The XR6 – still the best freeride machine?
This test first appeared in KW #100 in July 2019
You may also want to read our Core Nexus 2 kite review, published September 2020 in issue #106 – click here to read it now.
TESTED BY: CHRIS BULL AND JIM GAUNT. FIND THEIR DETAILS AND TEST SCORE BREAKDOWNS HERE.
TEST TEAM NOTES:
We were really excited to review the XR6 because, from a tester’s standpoint, the XR5 is very hard to improve on because it fulfilled the freeride / jumping role so perfectly. We were finding it hard to see how Core could improve things without messing it up!
The XR5 really stood out for us as the best (easiest) all-round freeride big air machine in a busy category that’s chock full of kites. It changed the game for accessible jumping performance with comfortable boosting ability for the masses, as you didn’t need to be an expert to instantly add another 10% of height to your jumps.
It’s funny how your brain adapts to a new standard and how subtle changes in feel can alter the riding sensation. Progressing from the XR5, the XR6 does in fact have a cleaner feel. We loved the XR5 because it was obviously giving you that extra 10%. The XR6 still gives you that, but does it more subtly, and you’ll see later in the review, that this adds to even more top end control. Sheeting is smoother, and going from full power to no power is seamless as the delivery is a little less aggressive with fewer spikes throughout the whole throw. The wingtips look a bit more ‘swept’ than on the XR5, but there are no radical design overhauls, which means people who already own XR5s needn’t feel nervous moving onto the XR6.
Overall, the XR6 is more precise. There’s still plenty of grunt and low end power, but the latent performance is more hidden away and, even in winds that were gusting 30 knots, we didn’t need to adjust the trim; the natural sheeting range is enough. Winds of up to 40 knots are very different to 30 of course, but we have ridden enough kites to know that the XR6 has a sublime feel and in the hands of high-level riders who crave experiences in 35 knots and above, the fact that the XR6 is smoother than the XR5, means we’re confident it will deliver the control they’re looking for.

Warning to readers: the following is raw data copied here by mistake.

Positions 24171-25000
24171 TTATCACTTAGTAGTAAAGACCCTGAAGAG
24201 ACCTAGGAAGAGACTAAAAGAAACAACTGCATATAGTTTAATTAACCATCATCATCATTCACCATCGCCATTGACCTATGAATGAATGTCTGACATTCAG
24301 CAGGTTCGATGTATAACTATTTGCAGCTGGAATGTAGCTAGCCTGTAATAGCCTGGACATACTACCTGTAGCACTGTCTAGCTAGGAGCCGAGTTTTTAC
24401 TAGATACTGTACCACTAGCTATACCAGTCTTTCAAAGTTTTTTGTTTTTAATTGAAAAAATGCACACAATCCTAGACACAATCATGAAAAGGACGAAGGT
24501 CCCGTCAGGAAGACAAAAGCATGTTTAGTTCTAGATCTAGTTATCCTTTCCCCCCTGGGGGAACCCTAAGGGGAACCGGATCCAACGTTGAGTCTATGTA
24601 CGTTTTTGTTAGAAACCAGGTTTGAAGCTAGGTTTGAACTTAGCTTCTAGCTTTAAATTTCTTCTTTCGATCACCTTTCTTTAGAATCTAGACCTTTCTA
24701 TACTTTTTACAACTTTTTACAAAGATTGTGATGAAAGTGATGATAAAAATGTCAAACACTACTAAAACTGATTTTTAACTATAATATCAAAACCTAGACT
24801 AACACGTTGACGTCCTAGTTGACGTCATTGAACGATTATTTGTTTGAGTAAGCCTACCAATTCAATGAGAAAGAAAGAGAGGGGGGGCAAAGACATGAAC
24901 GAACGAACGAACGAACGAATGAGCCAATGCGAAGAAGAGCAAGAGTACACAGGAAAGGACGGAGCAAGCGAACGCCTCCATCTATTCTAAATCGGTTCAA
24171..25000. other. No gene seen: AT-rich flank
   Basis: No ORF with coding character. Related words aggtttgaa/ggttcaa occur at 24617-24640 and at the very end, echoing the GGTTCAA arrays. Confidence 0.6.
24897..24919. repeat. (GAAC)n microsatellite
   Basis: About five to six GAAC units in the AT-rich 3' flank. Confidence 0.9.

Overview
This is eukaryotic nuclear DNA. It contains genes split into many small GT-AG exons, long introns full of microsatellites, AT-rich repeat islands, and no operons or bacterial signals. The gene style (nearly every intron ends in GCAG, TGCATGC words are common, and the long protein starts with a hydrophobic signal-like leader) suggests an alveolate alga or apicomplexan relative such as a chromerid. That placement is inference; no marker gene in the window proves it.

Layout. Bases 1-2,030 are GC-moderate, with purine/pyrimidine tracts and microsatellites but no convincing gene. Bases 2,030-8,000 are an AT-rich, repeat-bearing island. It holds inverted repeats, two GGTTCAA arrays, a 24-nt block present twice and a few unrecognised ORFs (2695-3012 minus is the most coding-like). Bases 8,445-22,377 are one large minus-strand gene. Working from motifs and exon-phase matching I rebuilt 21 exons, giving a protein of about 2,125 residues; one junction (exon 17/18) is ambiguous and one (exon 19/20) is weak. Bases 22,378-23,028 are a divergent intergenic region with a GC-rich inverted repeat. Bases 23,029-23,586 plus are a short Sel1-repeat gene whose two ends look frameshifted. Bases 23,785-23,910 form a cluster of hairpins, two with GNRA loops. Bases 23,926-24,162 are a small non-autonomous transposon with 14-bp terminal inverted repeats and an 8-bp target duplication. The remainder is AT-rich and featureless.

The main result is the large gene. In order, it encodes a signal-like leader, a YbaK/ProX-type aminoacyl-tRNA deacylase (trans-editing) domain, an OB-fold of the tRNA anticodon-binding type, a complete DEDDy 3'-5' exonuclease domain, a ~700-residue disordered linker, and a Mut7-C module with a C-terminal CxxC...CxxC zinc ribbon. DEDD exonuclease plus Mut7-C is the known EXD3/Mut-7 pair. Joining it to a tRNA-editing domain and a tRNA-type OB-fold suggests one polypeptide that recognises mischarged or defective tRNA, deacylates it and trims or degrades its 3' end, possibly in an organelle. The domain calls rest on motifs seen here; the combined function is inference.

The XR6 pulls at a high angle into the wind window, making for a light but direct steering impulse and you don’t have to aggressively dig your rail in when riding in strong winds. The kite never overshoots itself, nor does it surge too far forward in gusts. The pull is very consistent, which is something you’ll quickly come to appreciate when riding it powered-up in snatchy conditions. The autopilot programme is definitely running the latest software in the XR6.
In the air, the XR6 still has that huge jumping sweet spot overhead and climbs very steadily before also lowering you gently back down, too. You’ll still need to do a few heli-loops if you go really massive, but the feel is so intuitive that it’s harder to put a foot wrong now than on some of the gruntier, older XRs, which carried more brutality.
In general the whole experience is more manageable for less experienced riders now too, remaining balanced even if you haven’t got enough line tension, or when you’re riding downwind after landing a jump. You don’t need to be perfect on this kite, and it lets you get away with fumbled handling.